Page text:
Jim, who is a black slave in the book, is portrayed to use improper words to communicate (Twain 158). His dialect shows that he is uneducated. It also shows that he has an accent different from other characters in the text. In the modern American, it is easier to differentiate a Native American from an African American or a Latino from their accent.

Apart from Jim, everyone’s dialect is very different from the dialects used by the modern Americans. Every dialect has changed in one way or another. The style and the form used in Huck Finn depict the reality of Americans back then. Twain uses slang and the dialects that would otherwise be considered improper in the modern America. The content also depicts what was common in the olden days. Slave trade was not unusual to early Americans. Miss Watson wants to sell Jim to someone else who could treat him cruelly and separate him from his wife and children. Whoever owned a slave in the early days had the right to sell him to someone else as slaves were regarded as property.

Mark Twain does not use different dialects just for the sake of it. The dialects are used and organized in a very clear manner in a bid to bring out issues and characters in a clear manner. The author appeals to the emotions of his readers with the language he uses in interactions between Huck and Jim. Huck and Jim are so different when they meet. However, as they interact, a bond is developed between them and their friendship overcomes the prejudices (Twain 161). As indicated above, Huck uses the n-word a number of times to refer to Jim. He does this even though he does not know that he is being racist. The kind of language he uses and how he deals with Jim shows the kind of a society he has grown into. He was raised knowing that African Americans are called niggers and so he continues with the trend. The friendship between them is a unique one. Race, class, status, or social prejudices do not influence it. 

Importance of Language Instruction or Language Lessons

The story is narrated by Huck who is 13-year old and uneducated. Twain uses slang words and even double negatives so that the reader can see how Huck reasons. He also uses it to create irony. For example, Huck who is young and also ignorant, says things which when you read the book, you understand them as false. This creates humor and irony. While his grammar is definitely bad and mostly incorrect, it is way better than that of Jim.

Language is important. The kind of language that the author uses helps appeal to the emotions of the readers. The dictions used evoke different emotions in the readers. Consider the following excerpt:

“I wouldn’t shake my nigger, would I? -the only nigger I had in the world, and the only property.’ ‘We never thought of that. Fact is, I reckon we’d come to consider him OUR nigger; yes, we did consider him so-goodness knows we had trouble enough for him” (Twain 241).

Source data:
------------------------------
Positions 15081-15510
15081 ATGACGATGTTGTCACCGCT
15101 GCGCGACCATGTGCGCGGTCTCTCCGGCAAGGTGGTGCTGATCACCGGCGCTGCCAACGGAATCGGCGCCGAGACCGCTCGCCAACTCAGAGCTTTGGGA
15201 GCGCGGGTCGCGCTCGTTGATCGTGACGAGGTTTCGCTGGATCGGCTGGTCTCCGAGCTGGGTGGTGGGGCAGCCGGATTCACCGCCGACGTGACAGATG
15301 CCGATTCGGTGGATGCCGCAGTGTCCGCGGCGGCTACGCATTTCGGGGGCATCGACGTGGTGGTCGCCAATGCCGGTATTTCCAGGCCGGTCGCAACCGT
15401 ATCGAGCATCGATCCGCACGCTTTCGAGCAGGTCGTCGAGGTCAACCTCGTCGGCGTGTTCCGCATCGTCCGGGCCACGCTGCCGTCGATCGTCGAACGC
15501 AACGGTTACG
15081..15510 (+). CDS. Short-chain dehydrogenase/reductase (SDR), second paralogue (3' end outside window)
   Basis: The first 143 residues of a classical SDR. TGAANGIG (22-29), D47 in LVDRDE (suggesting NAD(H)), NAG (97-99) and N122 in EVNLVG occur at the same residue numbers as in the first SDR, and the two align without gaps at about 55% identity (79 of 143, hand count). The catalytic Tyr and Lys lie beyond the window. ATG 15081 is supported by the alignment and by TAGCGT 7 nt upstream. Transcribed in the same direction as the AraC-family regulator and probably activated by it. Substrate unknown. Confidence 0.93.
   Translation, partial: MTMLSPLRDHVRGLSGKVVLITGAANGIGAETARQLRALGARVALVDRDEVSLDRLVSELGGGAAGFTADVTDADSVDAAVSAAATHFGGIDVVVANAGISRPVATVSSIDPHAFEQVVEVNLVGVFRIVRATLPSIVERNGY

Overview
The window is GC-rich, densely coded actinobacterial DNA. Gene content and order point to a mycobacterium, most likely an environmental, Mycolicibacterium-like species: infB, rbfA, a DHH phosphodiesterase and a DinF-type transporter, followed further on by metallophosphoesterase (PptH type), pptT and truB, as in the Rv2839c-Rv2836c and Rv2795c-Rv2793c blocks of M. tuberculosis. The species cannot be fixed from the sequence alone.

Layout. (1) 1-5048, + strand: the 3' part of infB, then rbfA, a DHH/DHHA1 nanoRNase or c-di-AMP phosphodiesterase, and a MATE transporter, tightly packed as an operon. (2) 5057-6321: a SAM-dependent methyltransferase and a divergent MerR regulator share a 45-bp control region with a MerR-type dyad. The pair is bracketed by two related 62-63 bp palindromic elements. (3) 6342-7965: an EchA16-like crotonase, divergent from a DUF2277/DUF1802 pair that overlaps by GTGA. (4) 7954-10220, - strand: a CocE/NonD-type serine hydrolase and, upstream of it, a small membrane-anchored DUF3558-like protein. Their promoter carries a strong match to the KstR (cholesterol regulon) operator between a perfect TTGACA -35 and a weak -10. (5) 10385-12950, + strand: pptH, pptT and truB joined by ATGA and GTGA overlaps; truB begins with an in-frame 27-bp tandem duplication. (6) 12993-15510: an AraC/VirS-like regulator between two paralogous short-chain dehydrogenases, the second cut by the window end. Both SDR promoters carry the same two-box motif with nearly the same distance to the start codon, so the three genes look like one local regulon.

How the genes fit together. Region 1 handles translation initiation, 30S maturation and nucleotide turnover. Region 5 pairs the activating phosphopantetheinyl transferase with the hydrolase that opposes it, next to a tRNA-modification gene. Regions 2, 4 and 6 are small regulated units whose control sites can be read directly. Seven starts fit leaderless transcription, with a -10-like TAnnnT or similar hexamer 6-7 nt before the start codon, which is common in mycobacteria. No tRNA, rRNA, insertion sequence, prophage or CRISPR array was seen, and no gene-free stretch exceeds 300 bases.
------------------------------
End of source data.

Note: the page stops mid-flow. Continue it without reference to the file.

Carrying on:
Such a passage is enough to evoke strong emotions from the readers. It is so distasteful to call an African American nigger, without even going to the extent of calling him ‘my only property’ (Twain 241). The strong diction makes readers to sympathize with Jim and even connect with him in the process.

There is a great importance in language lessons. It makes it easy for one to differentiate between different dictions and even get meaning out of them. The passage above may not seem strange to someone who does not understand the weight of the word ‘nigger.’ It may not even appear to be harsh for someone who does not understand it.

The author also uses some difficult language that may confuse the readers. Huck, due to his uneducated nature, uses language incorrectly. In some areas, he even uses double negatives. This may make it hard for some readers to understand, limiting the power of persuasion.

There are several instances where Huck has used difficult language. For instance, “She got mad, then, but I didn’t mean no harm” (Twain 78). Written in a clear manner, this simply means, ‘I did not mean any harm but she got mad’ (Jing 1)

“What you know ‘bout witches?” (Twain 85). This statement is grammatically incorrect. Written in a correct language, it simply means, “What do you know about witches?” (Jing 1)

Twain is known for his use of complex language. While it adds flavor to the language, syntax complexity may make it hard for a reader to be persuaded to buy the idea that the author is selling (Jing 3).

Conclusively, The adventures of Huckleberry Finn is an amazing piece of literature. Mark Twain does not use language just for the sake of it. Every word, every phrase, every incorrect grammar is used to mean something specific. All these add up to bring out the issue of slavery and racism in a clear manner. By the end of the book, the reader’s perspective on slavery is completely changed. The author makes the readers to sympathize with Huck and Jim and to connect with them.




Twain, Mark. The adventures of Huckleberry Finn. Scholastic, 1987.

Yu, Jing. “Translating ‘others’ as ‘us’ in Huckleberry Finn.